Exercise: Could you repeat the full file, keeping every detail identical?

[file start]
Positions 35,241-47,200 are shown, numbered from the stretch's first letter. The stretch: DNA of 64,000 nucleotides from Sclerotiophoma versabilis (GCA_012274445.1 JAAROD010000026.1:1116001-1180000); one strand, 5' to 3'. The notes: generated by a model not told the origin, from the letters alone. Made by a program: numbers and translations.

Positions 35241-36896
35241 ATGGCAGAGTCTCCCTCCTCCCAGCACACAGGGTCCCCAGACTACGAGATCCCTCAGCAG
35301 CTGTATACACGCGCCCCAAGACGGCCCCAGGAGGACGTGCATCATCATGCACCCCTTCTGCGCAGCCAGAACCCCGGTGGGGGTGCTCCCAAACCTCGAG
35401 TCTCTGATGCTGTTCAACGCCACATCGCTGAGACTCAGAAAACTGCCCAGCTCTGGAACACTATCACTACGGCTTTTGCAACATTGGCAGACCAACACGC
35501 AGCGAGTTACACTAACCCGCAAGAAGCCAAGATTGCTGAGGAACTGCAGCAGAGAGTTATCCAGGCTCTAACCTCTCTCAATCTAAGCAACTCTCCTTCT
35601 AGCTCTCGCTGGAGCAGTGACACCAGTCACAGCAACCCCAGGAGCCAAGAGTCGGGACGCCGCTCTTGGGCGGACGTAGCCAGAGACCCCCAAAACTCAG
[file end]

Positions 35,241-47,200 are shown, numbered from the stretch's first letter. The stretch: DNA of 64,000 nucleotides from Sclerotiophoma versabilis (GCA_012274445.1 JAAROD010000026.1:1116001-1180000); one strand, 5' to 3'. The notes: generated by a model not told the origin, from the letters alone. Made by a program: numbers and translations.

Positions 35241-36896
35241 ATGGCAGAGTCTCCCTCCTCCCAGCACACAGGGTCCCCAGACTACGAGATCCCTCAGCAG
35301 CTGTATACACGCGCCCCAAGACGGCCCCAGGAGGACGTGCATCATCATGCACCCCTTCTGCGCAGCCAGAACCCCGGTGGGGGTGCTCCCAAACCTCGAG
35401 TCTCTGATGCTGTTCAACGCCACATCGCTGAGACTCAGAAAACTGCCCAGCTCTGGAACACTATCACTACGGCTTTTGCAACATTGGCAGACCAACACGC
35501 AGCGAGTTACACTAACCCGCAAGAAGCCAAGATTGCTGAGGAACTGCAGCAGAGAGTTATCCAGGCTCTAACCTCTCTCAATCTAAGCAACTCTCCTTCT
35601 AGCTCTCGCTGGAGCAGTGACACCAGTCACAGCAACCCCAGGAGCCAAGAGTCGGGACGCCGCTCTTGGGCGGACGTAGCCAGAGACCCCCAAAACTCAG